Next time: Double the coconut milk and omit the cheese. Change out the spices to perhaps some star anise, coriander seed, cardamom, or a chili blend a little more sophisticated. Rethink the protein addition? Halve the recipe as well. 

Repeat Factor: Yes, but doubtful in this exact form again. 

Wednesday, August 15, 2012

Avoid the County Fair: Make Kettle Corn at Home!

Anyone who's ever lived with me knows that I am addicted to popcorn. And I like all its derivatives: caramel corn, kettle corn, cheesy corn, rosemary corn, brewer's yeast parmesan corn, corn seasoned like Chex mix, and even the commercial riff-raff like Cracker Jack and Fiddle Faddle. But no microwave popcorn for me; I do have my limits. So today I had a craving for kettle corn, that pleasantly salty, lightly sugared stuff you find at carnivals and mall outlets. Maybe it was subconscious because the county fair opened today. At any rate, I made my own and avoided the crowds. It's easy with only 4 simple ingredients:

1/4 cup popcorn kernels
1/8 cup sugar
1/8 cup oil

Put the oil in a pan that has a lid, add 3 popcorn kernels, and place it over medium heat. When the 3 kernels pop, quickly stir the sugar into the hot oil. Add the rest of the popcorn kernels.  Put on the lid.  Shake the pan around on the burner every so often while listening for the kernels to start popping. When you hear the kernels begin to pop, lift the pan from the stove and shake to keep the popcorn from burning. Return it to the burner after several seconds and listen for more popping. Repeat the process until it's all popped. Pour into a bowl and salt to taste.

I ate mine while watching the movie They Live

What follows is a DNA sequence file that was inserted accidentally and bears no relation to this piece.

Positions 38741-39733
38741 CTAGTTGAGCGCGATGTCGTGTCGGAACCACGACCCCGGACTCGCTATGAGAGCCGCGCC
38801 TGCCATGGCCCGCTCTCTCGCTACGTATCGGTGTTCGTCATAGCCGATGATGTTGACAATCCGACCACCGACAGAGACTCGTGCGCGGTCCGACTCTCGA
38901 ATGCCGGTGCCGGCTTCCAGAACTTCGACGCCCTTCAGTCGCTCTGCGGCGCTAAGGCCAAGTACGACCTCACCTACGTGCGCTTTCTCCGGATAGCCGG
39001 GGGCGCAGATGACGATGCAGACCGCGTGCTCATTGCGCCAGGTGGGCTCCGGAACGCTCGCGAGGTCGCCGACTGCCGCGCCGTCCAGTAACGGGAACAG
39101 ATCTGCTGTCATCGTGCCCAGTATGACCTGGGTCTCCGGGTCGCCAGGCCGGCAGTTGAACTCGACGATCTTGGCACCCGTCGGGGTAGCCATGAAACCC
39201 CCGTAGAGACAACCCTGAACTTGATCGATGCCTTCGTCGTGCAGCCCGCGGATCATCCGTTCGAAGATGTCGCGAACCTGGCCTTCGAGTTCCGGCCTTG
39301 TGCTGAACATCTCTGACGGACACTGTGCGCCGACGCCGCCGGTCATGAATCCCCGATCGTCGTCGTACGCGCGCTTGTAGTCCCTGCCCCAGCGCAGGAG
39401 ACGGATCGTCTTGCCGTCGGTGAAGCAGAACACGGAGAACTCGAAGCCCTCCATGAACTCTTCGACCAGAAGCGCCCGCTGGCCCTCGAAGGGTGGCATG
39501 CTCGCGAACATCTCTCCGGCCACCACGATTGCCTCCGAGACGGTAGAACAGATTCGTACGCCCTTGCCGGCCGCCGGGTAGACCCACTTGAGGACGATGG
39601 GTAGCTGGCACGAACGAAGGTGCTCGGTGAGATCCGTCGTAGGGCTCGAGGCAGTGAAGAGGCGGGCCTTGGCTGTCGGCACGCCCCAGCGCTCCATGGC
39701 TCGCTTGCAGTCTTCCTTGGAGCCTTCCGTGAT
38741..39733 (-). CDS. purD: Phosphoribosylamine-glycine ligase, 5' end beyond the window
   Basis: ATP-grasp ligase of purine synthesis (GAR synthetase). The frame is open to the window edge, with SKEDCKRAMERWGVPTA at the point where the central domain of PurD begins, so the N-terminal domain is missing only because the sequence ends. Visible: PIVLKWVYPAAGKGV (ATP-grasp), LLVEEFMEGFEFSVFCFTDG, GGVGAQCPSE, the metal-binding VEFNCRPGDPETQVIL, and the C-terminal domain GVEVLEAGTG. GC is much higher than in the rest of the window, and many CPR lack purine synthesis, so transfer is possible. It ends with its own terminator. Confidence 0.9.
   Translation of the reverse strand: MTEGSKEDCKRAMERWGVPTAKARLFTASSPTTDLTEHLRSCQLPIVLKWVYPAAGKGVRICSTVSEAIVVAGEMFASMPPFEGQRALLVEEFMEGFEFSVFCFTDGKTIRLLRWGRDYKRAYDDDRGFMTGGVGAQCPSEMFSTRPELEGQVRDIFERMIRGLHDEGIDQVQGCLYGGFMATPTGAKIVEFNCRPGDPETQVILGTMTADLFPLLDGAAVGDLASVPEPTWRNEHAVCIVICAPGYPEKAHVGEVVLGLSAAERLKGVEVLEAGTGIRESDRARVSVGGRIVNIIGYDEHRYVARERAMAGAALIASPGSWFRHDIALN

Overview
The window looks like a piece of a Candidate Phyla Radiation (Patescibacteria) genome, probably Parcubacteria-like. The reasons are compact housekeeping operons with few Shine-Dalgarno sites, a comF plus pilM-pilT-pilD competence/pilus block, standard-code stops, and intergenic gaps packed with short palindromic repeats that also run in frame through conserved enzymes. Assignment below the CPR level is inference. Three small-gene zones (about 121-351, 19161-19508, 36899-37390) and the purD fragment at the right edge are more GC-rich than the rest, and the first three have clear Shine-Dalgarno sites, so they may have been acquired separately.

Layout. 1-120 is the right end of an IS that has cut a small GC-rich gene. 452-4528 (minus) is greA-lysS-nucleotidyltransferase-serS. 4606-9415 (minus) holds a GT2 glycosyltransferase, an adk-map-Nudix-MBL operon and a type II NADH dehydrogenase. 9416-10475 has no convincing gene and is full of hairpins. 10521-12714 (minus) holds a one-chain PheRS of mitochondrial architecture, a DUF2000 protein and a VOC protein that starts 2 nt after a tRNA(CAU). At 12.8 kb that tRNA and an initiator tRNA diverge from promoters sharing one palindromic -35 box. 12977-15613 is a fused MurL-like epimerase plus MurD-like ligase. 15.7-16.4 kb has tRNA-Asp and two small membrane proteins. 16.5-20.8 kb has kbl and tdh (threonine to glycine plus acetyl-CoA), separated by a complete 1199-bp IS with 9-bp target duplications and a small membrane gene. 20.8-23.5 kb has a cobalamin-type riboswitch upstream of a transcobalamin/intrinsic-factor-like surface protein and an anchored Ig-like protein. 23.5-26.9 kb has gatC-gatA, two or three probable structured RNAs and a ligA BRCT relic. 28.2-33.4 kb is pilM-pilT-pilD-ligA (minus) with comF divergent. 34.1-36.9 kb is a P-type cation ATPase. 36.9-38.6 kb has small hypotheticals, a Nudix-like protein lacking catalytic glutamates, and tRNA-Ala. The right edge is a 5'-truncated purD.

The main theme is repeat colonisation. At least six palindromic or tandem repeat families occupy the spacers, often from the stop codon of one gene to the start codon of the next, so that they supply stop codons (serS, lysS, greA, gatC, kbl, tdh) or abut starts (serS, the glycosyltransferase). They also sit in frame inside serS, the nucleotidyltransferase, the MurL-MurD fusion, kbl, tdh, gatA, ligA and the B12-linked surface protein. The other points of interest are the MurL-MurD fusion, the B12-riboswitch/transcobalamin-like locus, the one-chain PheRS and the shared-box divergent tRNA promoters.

Where are you going to eat yours?

Tuesday, August 7, 2012

Tea Smoked Salmon

I recently read about tea smoking, an ancient Chinese culinary technique.  Sounded intriguing! I'm not sure if the old-time Chinese people had salmon, 
but this style of cooking really compliments this fish!  I'm not an expert with 
the barbecue, but this was quite easy.  

First I put my salmon in a marinade for an hour or so: 

  • 1/4 cup tamari or soy sauce 
  • 1 tablespoon sugar 
  • 1 teaspoon finely grated orange or lemon zest 
  • 1/4 teaspoon crushed red pepper flakes

Then I started a fire with briquettes in my barbecue. While waiting for the 
coals to form, I prepared the smoking ingredients: 
  • 1/4 cup mixed whole leaf oolong and jasmine tea 
  • 1/4 cup white rice 
  • 1/4 cup brown sugar 
  • 8 whole star anise 
  • 2 tablespoons crushed cinnamon stick
  • 5 whole allspice 
I put the smoking ingredients in a few layers of heavy-duty aluminum foil and formed an open packet. 

Smoking ingredients mixed in a foil packet:
The tea and spices infuse the fish with a subtle, slightly bitter taste.
The brown sugar sweetens up the fish and adds a caramel color and undertone.
The rice acts as a fuel to keep the aromatics smoking.

When the coals are white hot, place the foil packet of smoking ingredients directly on them.  Put the grill in place above the coals, and shut the 
barbecue lid. Partially close the barbecue's air vent.  When you see 
smoke rising from the vent, it's time to cook! My coals were quite hot, 
and smoke appeared in just a few minutes. 

Remove the salmon from the marinade and pat it dry. Brush it lightly with 
oil. I used a mixture of sesame and peanut oil. You can place the salmon 
on a pre-soaked cedar plank, but I'm not that fancy. I used a nonstick grill 
basket that I bought  for a few dollars. Put the salmon skin side up (if it has 
skin) and put the cedar plank or grill basket on the grill. Close the lid and 
the air vent. Let the salmon smoke for 3 to 5 minutes, depending on how 
thick your fillet is. Flip the fish once and smoke again to medium doneness.  
Usually this requires another 3 to 5 minutes. I bought salmon trimmings 
that were quite thin, so I smoked it a scant 3 minutes per side.